Trump’s quite symbolic SOTU guest list, there is hope for humanity

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by FreeFlow

Alice Johnson: a non-violent Great Grandmother pardoned after an outpouring of support from figures on the right, and from Kim Kardashian West.

Joshua Trump: A 6th grader who got the president’s attention in response to news about him being bullied for sharing his last name.

Matthew Charles: The White House says that his “life is a story of redemption.” He was incarcerated for non-violent drug charges in 1996, only to be freed by mistake in 2016, and re-incarcerated after being fully rehabilitated. Charles was then finally released at the start of this year, due to President Trump’s First Step Act.

Debra Bissell, Heather Armstrong, and Madison Armstrong: Family members of Gerald and Shannon David, of Reno, NV who were murdered by an illegal immigrant at the start of this year.

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Grace Eline: A 9-year old cancer survivor who is known for supporting charity causes, and supporting other children through their fight with cancer.

Ashley Evans: A former opioid addict who has succeeded in her path through the road to recovery, being completely sober for over a year.

Elvin Hernandez: A Special Agent with the Trafficking in Persons Unit of the Department of Homeland Security’s Homeland Security Investigations division.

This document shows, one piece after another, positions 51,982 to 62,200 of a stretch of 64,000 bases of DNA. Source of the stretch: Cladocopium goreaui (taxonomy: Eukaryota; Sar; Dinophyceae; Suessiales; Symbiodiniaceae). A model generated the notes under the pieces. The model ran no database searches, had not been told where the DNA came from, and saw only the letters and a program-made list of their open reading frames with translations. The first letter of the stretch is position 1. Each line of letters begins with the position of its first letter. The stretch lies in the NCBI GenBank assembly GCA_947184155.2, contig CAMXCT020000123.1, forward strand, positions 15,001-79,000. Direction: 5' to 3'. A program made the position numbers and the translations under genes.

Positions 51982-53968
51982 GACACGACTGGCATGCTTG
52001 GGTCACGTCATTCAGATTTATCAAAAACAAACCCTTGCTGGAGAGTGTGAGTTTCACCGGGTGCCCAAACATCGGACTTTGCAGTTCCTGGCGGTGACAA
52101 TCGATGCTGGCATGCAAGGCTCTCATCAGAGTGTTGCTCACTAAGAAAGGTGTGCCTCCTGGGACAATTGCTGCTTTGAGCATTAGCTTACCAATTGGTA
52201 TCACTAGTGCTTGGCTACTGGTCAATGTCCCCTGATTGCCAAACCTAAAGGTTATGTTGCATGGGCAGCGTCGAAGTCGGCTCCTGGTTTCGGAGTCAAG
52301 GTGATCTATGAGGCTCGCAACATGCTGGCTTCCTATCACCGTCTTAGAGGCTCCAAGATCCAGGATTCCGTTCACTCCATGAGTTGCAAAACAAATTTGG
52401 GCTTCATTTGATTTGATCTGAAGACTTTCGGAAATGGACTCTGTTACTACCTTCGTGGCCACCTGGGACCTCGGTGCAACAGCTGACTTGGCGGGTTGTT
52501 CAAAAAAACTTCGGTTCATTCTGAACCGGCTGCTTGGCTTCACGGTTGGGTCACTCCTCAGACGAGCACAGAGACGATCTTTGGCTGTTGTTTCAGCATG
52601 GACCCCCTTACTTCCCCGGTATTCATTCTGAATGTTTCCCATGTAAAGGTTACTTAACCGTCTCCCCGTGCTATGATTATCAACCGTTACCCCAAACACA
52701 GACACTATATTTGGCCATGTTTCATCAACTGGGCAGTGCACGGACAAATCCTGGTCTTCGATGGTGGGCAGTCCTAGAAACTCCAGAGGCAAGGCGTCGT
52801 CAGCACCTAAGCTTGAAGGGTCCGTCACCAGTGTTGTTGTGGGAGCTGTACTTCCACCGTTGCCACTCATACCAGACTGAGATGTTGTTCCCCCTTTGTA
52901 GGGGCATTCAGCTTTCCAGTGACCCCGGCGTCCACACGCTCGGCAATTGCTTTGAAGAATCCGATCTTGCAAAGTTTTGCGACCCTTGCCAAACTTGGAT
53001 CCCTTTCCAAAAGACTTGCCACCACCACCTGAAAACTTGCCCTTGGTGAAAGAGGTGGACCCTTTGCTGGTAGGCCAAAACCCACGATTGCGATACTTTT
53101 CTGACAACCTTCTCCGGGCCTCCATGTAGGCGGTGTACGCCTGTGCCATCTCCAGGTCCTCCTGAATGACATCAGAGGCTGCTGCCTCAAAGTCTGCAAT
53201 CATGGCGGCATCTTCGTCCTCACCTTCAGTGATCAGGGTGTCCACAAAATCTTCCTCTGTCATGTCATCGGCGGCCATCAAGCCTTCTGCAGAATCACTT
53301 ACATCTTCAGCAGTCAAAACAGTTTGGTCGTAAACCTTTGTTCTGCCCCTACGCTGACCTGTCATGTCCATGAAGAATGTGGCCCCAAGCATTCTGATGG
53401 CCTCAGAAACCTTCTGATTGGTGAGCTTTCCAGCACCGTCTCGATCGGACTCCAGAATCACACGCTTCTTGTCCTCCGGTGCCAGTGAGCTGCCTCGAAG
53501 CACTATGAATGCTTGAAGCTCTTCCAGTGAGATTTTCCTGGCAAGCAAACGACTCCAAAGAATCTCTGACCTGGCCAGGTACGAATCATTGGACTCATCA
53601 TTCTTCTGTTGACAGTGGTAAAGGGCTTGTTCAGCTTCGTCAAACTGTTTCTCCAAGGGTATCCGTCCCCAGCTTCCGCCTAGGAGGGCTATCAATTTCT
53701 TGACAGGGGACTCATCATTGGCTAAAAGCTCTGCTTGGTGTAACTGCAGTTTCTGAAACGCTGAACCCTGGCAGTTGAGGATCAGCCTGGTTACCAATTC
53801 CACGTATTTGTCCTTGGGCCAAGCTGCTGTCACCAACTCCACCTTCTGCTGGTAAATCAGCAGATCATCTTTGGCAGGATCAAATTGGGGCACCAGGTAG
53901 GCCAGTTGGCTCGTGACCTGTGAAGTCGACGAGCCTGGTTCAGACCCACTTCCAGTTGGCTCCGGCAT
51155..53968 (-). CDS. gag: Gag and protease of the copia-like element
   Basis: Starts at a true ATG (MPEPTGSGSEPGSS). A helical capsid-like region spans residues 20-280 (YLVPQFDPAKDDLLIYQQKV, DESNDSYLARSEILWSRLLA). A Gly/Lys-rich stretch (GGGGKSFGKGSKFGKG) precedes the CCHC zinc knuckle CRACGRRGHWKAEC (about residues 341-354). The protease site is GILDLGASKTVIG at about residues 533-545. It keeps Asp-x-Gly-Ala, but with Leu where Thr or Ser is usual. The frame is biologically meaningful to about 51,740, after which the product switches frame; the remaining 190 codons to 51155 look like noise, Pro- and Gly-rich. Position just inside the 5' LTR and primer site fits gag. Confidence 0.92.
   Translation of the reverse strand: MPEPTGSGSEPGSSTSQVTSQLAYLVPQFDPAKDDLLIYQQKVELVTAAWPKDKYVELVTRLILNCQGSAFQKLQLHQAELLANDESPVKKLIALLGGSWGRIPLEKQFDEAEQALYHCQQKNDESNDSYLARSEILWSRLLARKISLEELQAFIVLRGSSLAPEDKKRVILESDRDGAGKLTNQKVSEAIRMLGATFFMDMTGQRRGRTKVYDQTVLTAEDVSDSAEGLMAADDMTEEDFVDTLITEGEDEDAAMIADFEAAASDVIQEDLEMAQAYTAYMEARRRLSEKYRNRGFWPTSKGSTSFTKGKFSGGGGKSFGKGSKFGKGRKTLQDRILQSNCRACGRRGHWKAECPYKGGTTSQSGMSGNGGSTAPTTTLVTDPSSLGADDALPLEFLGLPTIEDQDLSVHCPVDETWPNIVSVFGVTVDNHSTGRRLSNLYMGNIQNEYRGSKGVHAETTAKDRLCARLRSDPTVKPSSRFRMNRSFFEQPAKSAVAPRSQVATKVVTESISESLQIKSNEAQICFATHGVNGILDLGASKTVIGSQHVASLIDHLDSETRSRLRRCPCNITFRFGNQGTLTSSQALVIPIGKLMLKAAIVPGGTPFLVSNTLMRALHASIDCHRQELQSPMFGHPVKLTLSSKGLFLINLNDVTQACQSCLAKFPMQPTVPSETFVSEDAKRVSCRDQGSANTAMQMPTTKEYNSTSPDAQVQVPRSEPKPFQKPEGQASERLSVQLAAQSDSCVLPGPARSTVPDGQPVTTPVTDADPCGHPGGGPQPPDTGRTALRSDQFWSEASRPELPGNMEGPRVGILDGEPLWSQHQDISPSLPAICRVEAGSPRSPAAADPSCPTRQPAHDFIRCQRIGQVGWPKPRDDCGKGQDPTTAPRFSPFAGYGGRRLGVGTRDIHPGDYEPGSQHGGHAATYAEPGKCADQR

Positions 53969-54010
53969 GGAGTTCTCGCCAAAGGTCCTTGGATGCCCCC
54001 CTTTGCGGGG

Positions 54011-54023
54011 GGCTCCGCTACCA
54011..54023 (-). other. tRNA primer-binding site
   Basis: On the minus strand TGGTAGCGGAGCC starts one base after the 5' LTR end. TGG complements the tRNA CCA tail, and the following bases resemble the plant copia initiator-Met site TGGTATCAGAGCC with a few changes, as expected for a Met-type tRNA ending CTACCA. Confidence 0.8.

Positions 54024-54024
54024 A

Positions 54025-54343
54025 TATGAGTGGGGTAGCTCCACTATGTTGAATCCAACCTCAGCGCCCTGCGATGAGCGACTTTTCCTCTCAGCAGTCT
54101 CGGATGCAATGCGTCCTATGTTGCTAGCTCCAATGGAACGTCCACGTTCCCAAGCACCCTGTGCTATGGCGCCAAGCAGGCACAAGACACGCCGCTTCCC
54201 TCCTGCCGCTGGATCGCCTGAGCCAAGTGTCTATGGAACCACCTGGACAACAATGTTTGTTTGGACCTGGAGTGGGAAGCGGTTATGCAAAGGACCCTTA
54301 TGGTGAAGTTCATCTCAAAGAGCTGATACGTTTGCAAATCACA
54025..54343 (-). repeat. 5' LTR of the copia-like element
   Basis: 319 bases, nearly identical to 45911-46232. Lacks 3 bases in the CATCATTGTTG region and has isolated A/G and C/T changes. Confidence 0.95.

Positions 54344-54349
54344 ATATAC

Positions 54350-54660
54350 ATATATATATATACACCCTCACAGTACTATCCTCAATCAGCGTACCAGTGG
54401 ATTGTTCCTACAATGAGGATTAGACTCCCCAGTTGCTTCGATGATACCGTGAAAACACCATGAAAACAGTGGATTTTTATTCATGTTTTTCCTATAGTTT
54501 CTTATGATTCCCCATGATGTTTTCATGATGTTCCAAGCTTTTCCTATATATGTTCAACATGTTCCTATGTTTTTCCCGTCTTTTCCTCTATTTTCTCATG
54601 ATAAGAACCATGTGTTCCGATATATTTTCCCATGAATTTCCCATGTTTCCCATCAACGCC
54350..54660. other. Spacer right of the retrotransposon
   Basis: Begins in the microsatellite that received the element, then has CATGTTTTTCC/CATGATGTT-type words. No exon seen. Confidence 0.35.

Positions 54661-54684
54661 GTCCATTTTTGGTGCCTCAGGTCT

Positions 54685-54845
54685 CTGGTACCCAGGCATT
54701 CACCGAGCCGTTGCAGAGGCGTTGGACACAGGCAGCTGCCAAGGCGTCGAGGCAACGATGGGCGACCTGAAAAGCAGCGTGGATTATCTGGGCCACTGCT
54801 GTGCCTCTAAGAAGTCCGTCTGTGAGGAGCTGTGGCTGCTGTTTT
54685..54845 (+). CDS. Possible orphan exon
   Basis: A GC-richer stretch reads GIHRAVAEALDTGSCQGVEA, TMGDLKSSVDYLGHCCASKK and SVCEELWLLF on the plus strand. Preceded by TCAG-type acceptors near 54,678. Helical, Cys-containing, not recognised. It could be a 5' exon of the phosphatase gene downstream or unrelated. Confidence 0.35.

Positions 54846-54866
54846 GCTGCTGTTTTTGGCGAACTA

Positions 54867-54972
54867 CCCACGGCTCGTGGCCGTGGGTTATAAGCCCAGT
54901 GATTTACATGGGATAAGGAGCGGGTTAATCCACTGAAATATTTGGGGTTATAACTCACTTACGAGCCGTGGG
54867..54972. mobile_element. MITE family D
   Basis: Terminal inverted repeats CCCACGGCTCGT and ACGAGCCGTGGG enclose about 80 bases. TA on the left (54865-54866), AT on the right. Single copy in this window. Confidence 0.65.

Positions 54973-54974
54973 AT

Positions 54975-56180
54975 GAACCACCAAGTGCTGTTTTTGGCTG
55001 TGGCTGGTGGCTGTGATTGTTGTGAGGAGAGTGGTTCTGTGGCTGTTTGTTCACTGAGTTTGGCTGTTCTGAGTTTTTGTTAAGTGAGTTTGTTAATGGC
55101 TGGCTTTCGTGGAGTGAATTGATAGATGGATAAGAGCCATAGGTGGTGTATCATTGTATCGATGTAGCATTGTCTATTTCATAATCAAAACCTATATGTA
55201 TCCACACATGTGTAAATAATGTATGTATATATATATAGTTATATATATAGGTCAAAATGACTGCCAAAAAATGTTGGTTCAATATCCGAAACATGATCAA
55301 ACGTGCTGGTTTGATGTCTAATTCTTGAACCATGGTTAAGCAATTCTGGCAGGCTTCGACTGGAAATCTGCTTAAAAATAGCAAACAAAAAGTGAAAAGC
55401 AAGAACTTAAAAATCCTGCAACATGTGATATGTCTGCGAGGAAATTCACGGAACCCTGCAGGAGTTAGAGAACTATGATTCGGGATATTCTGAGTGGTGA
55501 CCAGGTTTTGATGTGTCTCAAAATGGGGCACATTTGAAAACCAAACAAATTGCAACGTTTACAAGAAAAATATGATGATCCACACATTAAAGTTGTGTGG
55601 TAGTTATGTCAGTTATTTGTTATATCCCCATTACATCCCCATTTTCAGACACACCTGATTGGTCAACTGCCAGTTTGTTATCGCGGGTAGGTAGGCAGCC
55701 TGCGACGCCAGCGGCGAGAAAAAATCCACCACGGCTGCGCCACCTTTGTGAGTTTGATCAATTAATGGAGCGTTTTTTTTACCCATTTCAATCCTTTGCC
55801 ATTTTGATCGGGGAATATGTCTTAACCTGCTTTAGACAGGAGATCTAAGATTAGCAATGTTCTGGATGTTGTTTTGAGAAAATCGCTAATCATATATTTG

Roy James: The Plant Manager of the Vicksburg Forest Products lumber facility, whose job was saved due to America First policies implemented by President Trump.

Timothy Matson: A Pittsburgh Police officer who was shot multiple times by the evil madman who murdered innocent worshipers at the Tree of Life Synagogue last year. He was given the dangerous task of breaching the front door of the facility.

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Judah Samet: A member of the Tree of Life Synagogue, and Holocaust survivor, who was in attendance during the horrific shooting.

Tom Wibberley: The father of Navy Seaman Craig Wibberley, who was killed during a terrorist attack in 2000 while aboard the U.S.S. Cole. A scholarship fund was created in his honor to award $1,000 each year to students studying computer science, which is something Craig was passionate about.


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